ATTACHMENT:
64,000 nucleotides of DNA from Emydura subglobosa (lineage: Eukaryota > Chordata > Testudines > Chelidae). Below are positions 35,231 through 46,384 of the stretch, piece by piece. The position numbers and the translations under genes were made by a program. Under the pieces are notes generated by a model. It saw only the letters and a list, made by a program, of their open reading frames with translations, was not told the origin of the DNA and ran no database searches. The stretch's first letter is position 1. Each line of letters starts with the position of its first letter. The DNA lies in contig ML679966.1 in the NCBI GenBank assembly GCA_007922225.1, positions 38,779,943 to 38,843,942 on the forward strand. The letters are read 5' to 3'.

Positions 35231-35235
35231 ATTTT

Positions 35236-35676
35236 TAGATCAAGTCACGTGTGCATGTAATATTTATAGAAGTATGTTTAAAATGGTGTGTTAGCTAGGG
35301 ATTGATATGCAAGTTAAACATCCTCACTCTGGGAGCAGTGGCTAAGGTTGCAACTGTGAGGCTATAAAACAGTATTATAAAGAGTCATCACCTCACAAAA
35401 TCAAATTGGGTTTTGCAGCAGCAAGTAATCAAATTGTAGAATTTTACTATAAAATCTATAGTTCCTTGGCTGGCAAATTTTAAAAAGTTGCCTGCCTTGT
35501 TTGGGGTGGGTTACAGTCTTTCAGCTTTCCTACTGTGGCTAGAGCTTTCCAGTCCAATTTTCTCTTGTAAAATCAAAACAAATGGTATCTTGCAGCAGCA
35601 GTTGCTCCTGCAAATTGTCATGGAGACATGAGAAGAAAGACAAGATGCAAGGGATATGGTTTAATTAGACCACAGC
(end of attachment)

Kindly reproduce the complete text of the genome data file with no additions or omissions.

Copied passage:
64,000 nucleotides of DNA from Emydura subglobosa (lineage: Eukaryota > Chordata > Testudines > Chelidae). Below are positions 35,231 through 46,384 of the stretch, piece by piece. The position numbers and the translations under genes were made by a program. Under the pieces are notes generated by a model. It saw only the letters and a list, made by a program, of their open reading frames with translations, was not told the origin of the DNA and ran no database searches. The stretch's first letter is position 1. Each line of letters starts with the position of its first letter. The DNA lies in contig ML679966.1 in the NCBI GenBank assembly GCA_007922225.1, positions 38,779,943 to 38,843,942 on the forward strand. The letters are read 5' to 3'.

Positions 35231-35235
35231 ATTTT

Positions 35236-35676
35236 TAGATCAAGTCACGTGTGCATGTAATATTTATAGAAGTATGTTTAAAATGGTGTGTTAGCTAGGG
35301 ATTGATATGCAAGTTAAACATCCTCACTCTGGGAGCAGTGGCTAAGGTTGCAACTGTGAGGCTATAAAACAGTATTATAAAGAGTCATCACCTCACAAAA
35401 TCAAATTGGGTTTTGCAGCAGCAAGTAATCAAATTGTAGAATTTTACTATAAAATCTATAGTTCCTTGGCTGGCAAATTTTAAAAAGTTGCCTGCCTTGT
35501 TTGGGGTGGGTTACAGTCTTTCAGCTTTCCTACTGTGGCTAGAGCTTTCCAGTCCAATTTTCTCTTGTAAAATCAAAACAAATGGTATCTTGCAGCAGCA
35601 GTTGCTCCTGCAAATTGTCATGGAGACATGAGAAGAAAGACAAGATGCAAGGGATATGGTTTAATTAGACCACAGC